Topic: Brands, Campaigns, Creative Commentary, Opinion



What the Advertising Industry Learned From the Olympics

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Well, it's over; the XXX Olympics have come and gone. Two weeks of non-stop athletic competition led to Sunday's Closing Ceremony. After watching the Opening Ceremony with its stunning visual and historical festivities, I was not sure what to expect. Would the Queen do another stunt? Would David Beckham fly a helicopter into the stadium with all of the Spice Girls on board? Would Sir Elton John sing with Bono, U2, and Mick Jagger? Would the Olympic flame be disassembled and taken away in a hot air balloon?

Wow; Britain did the Closing Ceremony right. Motor scooters traversing the stadium, singers on Rolls Royce convertibles, dancers gyrating, Eric Idle with angels, Russell Brand and Fat Boy Slim, Super Models strutting their stuff, Annie Lennox singing, and the Spice Girls - all of them. (With Victoria and David Beckham, is this the first husband, Opening Ceremony, and wife, Closing Ceremony, Olympics?) Everywhere you looked there were British flags - the Union Jack in cloth, on uniforms, in electric lights, and in human form. As you watched the Parade of Athletes, each athlete looked happy, having fun, and enjoying his or her moment in the sun. We watched the athletes, and the athletes watched us, and each other.

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by Steve Hall    Aug-16-12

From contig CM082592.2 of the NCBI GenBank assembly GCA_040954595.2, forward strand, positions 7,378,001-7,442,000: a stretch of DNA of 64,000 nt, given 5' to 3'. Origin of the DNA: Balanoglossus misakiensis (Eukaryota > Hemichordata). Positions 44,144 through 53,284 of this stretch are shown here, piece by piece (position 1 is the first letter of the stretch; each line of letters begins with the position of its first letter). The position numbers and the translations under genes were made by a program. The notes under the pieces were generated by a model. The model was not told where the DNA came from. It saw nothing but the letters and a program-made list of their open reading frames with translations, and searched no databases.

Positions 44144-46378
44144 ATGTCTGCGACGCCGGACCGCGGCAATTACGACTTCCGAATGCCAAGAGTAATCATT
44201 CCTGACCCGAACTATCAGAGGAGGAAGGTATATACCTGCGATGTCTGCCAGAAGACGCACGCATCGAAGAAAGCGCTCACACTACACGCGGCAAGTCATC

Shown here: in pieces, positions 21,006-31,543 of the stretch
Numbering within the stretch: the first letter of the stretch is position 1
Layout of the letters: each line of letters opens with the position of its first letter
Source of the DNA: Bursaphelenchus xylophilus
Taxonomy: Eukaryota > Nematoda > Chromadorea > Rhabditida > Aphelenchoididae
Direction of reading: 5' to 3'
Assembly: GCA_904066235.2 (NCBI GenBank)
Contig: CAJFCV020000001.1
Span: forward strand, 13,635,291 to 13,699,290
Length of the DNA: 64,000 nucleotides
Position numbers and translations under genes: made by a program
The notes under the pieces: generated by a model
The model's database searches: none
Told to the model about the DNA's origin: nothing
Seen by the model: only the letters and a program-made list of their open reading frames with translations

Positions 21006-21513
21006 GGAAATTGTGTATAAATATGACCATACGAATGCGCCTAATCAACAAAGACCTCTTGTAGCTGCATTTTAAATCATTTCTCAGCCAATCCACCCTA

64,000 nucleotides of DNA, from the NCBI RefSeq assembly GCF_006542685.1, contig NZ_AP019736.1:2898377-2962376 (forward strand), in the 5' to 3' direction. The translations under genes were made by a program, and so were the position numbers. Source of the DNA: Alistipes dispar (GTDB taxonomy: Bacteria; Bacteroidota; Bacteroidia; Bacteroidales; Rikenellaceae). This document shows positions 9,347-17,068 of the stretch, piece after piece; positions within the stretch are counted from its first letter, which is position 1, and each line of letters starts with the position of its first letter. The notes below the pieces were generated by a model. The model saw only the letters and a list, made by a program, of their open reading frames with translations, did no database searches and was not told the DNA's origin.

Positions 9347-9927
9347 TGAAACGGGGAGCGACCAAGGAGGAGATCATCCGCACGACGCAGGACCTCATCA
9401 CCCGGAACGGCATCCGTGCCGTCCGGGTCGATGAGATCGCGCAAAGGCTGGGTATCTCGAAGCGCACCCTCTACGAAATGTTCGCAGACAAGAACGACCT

Topic: Opinion



How the Olympics Has Fueled Mobile Growth

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This Olympics-focused editorial series is written by Ronald Urbach, Chairman of law firm Davis & Gilbert LLP and the co-chair of the Advertising, Marketing & Promotions Practice Group at the firm.

The Olympics - I have been watching exciting events, fantastic competition and great stories. This week, I became the roving warrior, on the west coast in meetings. How was I going to stay connected to the Olympics? I became emotionally invested during Week One; I was not going to be happy merely reading the results online.

The good news of course is that we now live in a world where being away from a television no longer means having to miss the show. Most of us already carry in our pockets and handbags our principal communication device, our smartphone. But fewer of us are aware that our phone may soon be our principal entertainment and viewing device as well. Already for these Olympics, having a smartphone (and a cable subscription) means having the ability to watch all 302 competitions of all 32 Olympic sports, both as they happen in real time, and in many instances, on demand, in available taped programs.

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by Steve Hall    Aug-10-12    
Topic: Mobile/Wireless, Opinion



Five Tips For Marketers Eyeing Olympic Athlete Endorsements